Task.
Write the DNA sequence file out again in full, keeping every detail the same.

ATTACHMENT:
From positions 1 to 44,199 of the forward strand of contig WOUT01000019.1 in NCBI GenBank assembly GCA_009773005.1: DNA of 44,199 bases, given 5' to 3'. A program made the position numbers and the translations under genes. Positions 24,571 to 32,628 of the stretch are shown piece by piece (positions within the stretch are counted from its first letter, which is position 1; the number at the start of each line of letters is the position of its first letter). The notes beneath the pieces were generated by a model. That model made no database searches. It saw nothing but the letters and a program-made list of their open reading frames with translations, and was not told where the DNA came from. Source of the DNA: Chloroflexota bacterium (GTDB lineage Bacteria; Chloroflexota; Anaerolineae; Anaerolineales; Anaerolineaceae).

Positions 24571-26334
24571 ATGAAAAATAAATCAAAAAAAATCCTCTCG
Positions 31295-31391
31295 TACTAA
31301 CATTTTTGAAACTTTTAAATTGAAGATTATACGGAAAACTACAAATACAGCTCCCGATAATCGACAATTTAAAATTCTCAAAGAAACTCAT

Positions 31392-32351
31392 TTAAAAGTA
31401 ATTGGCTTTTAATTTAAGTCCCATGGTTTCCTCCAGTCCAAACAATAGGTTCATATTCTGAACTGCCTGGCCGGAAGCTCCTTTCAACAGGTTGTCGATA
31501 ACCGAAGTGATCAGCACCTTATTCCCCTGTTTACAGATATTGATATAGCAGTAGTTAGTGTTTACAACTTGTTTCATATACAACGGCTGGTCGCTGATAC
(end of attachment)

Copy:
From positions 1 to 44,199 of the forward strand of contig WOUT01000019.1 in NCBI GenBank assembly GCA_009773005.1: DNA of 44,199 bases, given 5' to 3'. A program made the position numbers and the translations under genes. Positions 24,571 to 32,628 of the stretch are shown piece by piece (positions within the stretch are counted from its first letter, which is position 1; the number at the start of each line of letters is the position of its first letter). The notes beneath the pieces were generated by a model. That model made no database searches. It saw nothing but the letters and a program-made list of their open reading frames with translations, and was not told where the DNA came from. Source of the DNA: Chloroflexota bacterium (GTDB lineage Bacteria; Chloroflexota; Anaerolineae; Anaerolineales; Anaerolineaceae).

Positions 24571-26334
24571 ATGAAAAATAAATCAAAAAAAATCCTCTCG
Positions 31295-31391
31295 TACTAA
31301 CATTTTTGAAACTTTTAAATTGAAGATTATACGGAAAACTACAAATACAGCTCCCGATAATCGACAATTTAAAATTCTCAAAGAAACTCAT

Positions 31392-32351
31392 TTAAAAGTA
31401 ATTGGCTTTTAATTTAAGTCCCATGGTTTCCTCCAGTCCAAACAATAGGTTCATATTCTGAACTGCCTGGCCGGAAGCTCCTTTCAACAGGTTGTCGATA
31501 ACCGAAGTGATCAGCACCTTATTCCCCTGTTTACAGATATTGATATAGCAGTAGTTAGTGTTTACAACTTGTTTCATATACAACGGCTGGTCGCTGATAC